Research has shown time and time again that students perform much better when they study material over a period of time as opposed to “cramming” just before an exam or other academic milestone. Students can significantly lessen stress, increase their confidence going into a test, and perform much better if they set aside smaller amounts of time over multiple days or weeks versus studying for hours the night before an exam. 

  • Set goals–big and small.

Students develop important self-management skills and do better when they set intermittent goals over a longer period of time. For example, if a student wants to get a score of 90 or higher on a final exam, he or she should set a series of study goals leading up to the exam date. They could be things like “studying for one hour every day for a week” and “completing the practice exam at the end of the text book.” 

Learning to be a “good studier” is about more than passing grade levels and doing well on exams. As your students grow into young adults they’ll use these skills to become more productive citizens. Hopefully these tips will motivate you and your students in the new school year! 

Dusty Fox is a full-time world traveler and freelance writer who contributes to the WiseIvy network. Visit the Ivy Trainers website to learn more about the services they offer.

All opinions expressed are that of the author and do not necessarily represent that of the website sponsor AskteacherZ. Permission to write this guest blog post is provided by AskteacherZ.

<![CDATA[Gift of Learning: Lou's Pet Shop Birthday party]]>Wed, 16 Jul 2014 01:25:49 GMThttp://askteacherz.com/blog/gift-of-learning-lous-pet-shop-birthday-partyPictureDon instructs Kids on Alligator Behaviors
Balloons, Cake, Candles and Ice Cream, Singing Happy Birthday and playing with a Tortoise. Yep, you read it correctly; a tortoise. Recently our youngest daughter turned nine years old. My wife, and first grade teacher of 20 years, is a party planning extraordinaire. Every birthday celebration is managed to perfection; it always comes-off like a brilliant lesson because of her meticulous planning.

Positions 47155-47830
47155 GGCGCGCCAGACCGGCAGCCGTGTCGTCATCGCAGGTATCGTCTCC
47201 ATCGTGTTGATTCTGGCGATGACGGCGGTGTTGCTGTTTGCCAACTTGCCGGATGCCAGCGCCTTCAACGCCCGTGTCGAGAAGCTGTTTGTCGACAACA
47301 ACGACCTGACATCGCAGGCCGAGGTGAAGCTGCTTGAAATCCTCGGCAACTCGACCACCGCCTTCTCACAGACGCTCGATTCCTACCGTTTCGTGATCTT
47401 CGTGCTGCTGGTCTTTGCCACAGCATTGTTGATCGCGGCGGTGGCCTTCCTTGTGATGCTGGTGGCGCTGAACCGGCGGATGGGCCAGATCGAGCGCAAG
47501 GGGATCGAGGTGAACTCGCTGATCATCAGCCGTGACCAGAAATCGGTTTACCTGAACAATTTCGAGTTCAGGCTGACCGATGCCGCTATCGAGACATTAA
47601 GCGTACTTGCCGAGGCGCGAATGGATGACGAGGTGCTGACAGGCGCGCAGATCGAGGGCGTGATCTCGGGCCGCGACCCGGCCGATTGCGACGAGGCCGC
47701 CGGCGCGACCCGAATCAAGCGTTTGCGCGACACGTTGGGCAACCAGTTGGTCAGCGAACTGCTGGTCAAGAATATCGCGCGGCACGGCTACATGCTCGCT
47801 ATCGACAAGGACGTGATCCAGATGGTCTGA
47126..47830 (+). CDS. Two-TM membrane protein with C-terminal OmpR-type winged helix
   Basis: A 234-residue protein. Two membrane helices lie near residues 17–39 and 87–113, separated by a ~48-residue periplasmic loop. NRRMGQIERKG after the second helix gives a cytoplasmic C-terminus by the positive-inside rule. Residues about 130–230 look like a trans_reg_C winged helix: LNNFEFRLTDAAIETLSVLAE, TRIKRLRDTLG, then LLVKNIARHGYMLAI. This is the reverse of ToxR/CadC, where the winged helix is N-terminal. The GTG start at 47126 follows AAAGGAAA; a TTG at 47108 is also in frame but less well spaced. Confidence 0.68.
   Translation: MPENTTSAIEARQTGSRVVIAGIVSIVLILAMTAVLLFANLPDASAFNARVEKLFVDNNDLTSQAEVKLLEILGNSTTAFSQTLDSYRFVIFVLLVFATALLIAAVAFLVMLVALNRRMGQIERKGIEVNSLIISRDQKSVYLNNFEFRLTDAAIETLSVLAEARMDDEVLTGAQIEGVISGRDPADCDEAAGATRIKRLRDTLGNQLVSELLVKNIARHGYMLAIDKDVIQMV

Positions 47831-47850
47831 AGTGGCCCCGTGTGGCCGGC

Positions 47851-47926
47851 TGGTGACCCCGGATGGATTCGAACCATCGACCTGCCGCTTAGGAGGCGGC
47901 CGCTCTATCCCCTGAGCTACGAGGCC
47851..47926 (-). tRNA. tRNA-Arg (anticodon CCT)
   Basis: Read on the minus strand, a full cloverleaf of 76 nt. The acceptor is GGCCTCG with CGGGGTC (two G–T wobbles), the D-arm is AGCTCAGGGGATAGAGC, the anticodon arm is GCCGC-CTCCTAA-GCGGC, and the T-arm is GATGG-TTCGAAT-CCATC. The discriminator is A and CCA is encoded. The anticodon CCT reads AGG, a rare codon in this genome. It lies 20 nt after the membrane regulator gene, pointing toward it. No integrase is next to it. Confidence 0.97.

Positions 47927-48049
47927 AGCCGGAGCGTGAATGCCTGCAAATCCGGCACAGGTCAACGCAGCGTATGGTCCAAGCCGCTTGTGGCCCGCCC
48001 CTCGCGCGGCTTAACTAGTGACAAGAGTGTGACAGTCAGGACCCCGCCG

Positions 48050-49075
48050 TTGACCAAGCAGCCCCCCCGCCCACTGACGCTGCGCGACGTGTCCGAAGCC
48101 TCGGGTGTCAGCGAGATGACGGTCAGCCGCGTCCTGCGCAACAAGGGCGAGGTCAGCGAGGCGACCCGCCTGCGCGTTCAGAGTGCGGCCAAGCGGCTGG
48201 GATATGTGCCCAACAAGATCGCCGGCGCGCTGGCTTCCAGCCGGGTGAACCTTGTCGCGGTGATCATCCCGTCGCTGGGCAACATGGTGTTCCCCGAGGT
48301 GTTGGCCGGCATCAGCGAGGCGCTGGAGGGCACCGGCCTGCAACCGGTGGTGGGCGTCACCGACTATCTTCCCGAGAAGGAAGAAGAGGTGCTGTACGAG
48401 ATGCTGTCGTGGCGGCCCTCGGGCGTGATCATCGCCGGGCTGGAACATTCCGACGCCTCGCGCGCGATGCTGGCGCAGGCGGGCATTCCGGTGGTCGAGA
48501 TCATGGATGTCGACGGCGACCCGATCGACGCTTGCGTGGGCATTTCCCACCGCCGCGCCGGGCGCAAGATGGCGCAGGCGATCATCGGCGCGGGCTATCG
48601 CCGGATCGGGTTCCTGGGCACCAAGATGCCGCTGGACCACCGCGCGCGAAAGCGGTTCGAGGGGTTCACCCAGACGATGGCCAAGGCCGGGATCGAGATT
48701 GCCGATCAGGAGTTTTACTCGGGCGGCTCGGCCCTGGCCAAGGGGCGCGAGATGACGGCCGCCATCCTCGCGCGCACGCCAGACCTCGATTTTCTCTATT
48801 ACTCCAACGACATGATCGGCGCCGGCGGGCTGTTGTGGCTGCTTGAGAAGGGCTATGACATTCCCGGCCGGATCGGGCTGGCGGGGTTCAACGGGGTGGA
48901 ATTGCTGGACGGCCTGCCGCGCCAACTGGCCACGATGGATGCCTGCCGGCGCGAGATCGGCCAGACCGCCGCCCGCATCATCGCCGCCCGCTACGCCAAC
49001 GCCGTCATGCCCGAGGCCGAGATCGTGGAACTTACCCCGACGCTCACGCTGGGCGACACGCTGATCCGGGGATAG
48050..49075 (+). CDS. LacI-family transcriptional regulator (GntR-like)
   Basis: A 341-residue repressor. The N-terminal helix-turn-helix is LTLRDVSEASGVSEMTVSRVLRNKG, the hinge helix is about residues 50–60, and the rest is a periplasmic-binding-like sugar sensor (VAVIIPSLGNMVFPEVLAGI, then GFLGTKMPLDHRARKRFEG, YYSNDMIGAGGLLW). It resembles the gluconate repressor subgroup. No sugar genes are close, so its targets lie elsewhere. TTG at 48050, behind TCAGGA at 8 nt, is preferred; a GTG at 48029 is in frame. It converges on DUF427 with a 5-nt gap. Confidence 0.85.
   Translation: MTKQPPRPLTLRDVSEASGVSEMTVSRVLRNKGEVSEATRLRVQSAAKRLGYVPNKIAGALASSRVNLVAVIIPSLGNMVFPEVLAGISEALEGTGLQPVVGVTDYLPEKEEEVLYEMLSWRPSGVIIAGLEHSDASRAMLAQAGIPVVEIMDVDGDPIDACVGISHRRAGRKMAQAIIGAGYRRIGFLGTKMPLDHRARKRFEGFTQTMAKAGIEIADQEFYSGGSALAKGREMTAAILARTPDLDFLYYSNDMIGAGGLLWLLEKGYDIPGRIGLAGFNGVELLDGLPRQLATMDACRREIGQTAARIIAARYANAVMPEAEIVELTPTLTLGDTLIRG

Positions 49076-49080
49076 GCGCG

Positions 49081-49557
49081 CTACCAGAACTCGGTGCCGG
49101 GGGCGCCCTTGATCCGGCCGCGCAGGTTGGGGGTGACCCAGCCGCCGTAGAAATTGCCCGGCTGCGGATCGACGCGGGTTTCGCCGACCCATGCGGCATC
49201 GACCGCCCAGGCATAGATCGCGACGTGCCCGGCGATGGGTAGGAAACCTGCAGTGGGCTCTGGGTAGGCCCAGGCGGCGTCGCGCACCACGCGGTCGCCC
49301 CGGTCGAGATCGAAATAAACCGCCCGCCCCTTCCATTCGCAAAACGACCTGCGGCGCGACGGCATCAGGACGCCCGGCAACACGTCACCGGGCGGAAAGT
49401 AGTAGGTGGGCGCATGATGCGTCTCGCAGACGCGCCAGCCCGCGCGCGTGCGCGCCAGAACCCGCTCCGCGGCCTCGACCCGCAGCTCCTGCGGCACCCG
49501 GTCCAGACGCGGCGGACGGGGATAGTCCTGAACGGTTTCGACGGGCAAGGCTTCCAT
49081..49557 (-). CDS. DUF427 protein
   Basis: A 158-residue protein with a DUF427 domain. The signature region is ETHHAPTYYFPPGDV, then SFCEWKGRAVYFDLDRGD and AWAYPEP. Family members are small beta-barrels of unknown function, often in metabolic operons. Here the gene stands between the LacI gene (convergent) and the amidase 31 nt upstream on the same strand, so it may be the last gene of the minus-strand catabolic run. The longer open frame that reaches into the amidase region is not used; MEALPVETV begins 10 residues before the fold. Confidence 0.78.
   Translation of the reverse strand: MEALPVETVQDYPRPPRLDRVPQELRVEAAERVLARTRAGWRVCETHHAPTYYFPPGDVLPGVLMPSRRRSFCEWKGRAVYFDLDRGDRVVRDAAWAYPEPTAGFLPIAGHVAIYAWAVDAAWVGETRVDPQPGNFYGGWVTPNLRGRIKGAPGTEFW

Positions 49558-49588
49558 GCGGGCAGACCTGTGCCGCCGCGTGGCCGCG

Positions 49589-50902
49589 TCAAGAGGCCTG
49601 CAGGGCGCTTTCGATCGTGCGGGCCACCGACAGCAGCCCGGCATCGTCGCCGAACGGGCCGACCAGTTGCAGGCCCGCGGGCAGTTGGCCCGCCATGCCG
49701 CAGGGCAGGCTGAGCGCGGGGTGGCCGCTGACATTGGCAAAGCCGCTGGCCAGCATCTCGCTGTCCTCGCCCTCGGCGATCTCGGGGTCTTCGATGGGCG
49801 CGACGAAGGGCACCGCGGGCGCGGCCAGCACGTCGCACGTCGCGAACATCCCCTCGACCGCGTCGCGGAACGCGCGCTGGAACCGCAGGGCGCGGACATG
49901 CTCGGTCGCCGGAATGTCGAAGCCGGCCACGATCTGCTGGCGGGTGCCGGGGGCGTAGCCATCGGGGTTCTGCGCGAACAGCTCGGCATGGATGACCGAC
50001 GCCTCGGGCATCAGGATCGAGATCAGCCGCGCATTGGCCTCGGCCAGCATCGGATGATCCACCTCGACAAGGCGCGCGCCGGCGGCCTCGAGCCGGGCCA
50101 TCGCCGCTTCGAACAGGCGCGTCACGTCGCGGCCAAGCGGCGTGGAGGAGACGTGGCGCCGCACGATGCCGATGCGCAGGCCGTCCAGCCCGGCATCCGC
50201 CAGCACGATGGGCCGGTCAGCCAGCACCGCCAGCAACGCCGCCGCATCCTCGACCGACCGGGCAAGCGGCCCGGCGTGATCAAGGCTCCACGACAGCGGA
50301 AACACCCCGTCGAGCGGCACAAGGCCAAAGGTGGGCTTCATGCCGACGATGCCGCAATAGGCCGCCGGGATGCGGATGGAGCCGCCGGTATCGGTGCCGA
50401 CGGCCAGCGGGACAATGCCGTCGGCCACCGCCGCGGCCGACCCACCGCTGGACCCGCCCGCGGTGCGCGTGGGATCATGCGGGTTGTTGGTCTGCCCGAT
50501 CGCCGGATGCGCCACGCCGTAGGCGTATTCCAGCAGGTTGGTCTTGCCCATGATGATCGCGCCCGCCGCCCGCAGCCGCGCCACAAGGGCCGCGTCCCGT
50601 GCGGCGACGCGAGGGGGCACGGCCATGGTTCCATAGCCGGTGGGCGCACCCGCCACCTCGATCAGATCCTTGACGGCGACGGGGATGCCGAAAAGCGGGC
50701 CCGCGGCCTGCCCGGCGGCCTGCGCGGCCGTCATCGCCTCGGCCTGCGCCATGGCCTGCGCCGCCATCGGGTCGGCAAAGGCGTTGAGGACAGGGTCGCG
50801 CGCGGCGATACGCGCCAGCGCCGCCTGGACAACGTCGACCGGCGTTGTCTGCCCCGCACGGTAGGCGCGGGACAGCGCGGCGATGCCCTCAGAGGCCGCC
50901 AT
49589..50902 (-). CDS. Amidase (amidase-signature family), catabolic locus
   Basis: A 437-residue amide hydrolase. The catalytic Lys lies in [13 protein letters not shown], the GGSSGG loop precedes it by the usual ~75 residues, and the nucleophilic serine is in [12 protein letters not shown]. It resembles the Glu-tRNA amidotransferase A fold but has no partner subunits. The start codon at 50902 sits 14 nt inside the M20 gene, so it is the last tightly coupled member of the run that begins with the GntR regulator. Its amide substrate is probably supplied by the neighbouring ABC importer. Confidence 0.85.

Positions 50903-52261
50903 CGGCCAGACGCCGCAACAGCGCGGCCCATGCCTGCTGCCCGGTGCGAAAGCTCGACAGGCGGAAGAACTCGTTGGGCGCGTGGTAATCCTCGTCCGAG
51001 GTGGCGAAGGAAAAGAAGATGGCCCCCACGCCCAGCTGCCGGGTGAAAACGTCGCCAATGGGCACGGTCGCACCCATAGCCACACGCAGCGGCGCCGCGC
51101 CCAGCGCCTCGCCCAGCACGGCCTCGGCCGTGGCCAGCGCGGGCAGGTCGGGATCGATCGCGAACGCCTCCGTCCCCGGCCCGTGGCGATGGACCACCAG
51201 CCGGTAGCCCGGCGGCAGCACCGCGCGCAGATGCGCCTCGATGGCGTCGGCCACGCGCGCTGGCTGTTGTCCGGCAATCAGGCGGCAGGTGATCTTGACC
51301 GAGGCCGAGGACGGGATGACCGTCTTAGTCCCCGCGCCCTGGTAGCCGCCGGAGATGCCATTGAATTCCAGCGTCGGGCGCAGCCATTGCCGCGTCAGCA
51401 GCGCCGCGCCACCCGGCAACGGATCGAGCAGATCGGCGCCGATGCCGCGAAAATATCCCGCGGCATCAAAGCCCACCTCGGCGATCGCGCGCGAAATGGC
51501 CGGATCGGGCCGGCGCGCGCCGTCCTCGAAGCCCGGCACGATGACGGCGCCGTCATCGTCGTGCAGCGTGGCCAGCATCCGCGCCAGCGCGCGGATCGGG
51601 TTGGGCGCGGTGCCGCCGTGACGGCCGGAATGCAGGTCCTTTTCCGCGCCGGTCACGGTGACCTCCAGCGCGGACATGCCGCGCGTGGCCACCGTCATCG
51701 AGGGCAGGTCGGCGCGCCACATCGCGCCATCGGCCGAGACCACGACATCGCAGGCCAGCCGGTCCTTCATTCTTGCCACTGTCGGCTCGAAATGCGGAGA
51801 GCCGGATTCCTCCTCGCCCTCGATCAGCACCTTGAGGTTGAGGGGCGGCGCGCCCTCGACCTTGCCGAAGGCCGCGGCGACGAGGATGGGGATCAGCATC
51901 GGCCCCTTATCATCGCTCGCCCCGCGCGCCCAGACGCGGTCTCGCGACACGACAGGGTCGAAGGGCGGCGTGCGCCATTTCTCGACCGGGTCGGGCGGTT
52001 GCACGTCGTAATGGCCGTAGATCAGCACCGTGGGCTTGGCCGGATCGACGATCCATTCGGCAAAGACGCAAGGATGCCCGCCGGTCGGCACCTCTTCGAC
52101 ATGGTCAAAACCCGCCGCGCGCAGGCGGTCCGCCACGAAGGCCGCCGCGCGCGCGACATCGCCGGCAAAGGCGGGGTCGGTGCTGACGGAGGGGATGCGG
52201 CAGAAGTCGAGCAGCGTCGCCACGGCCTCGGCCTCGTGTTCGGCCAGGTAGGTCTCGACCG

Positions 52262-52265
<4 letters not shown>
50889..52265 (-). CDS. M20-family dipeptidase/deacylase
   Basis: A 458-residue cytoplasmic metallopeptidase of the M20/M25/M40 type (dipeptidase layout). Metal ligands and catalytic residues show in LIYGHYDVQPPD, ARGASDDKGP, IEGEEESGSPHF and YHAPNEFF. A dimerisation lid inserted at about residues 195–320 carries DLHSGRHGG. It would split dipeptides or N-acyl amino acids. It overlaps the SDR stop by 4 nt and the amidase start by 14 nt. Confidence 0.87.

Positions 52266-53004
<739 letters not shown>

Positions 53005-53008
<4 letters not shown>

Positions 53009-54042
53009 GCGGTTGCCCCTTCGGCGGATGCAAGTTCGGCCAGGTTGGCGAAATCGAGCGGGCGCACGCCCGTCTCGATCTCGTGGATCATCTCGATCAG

A point of pride in planning birthday parties has always been the infusion of learning -- imagine that from such an incredible educator (sarcasm). The educational experience for my daughter and her friends during the party on this day reached a paramount level because of Lou's Pet Shop. A visiting pet shop; at a birthday party? Yes. You read that correctly too. A traveling pet store party.

Don, the Owner of Lou's Pet Shop, transformed my youngest daughters ninth birthday party into a educational traveling zoo of sorts. As any teacher can attest; just having some animals or reptiles and showing them to some nine year old girls isn't going to keep their attention for long. Like a seasoned teacher -- Don knows his pets are simply learning tools; no different than a book, iPad or computer in the classroom. It's Don that makes learning happen. As an incredibly charismatic, caring and kid capturing kinda guy; Don blends these traits with humor to impress upon young minds his passion and knowledge for animals. In short, Don posseses all the qualities of a highly effective teacher presenting a top-notch lesson plan.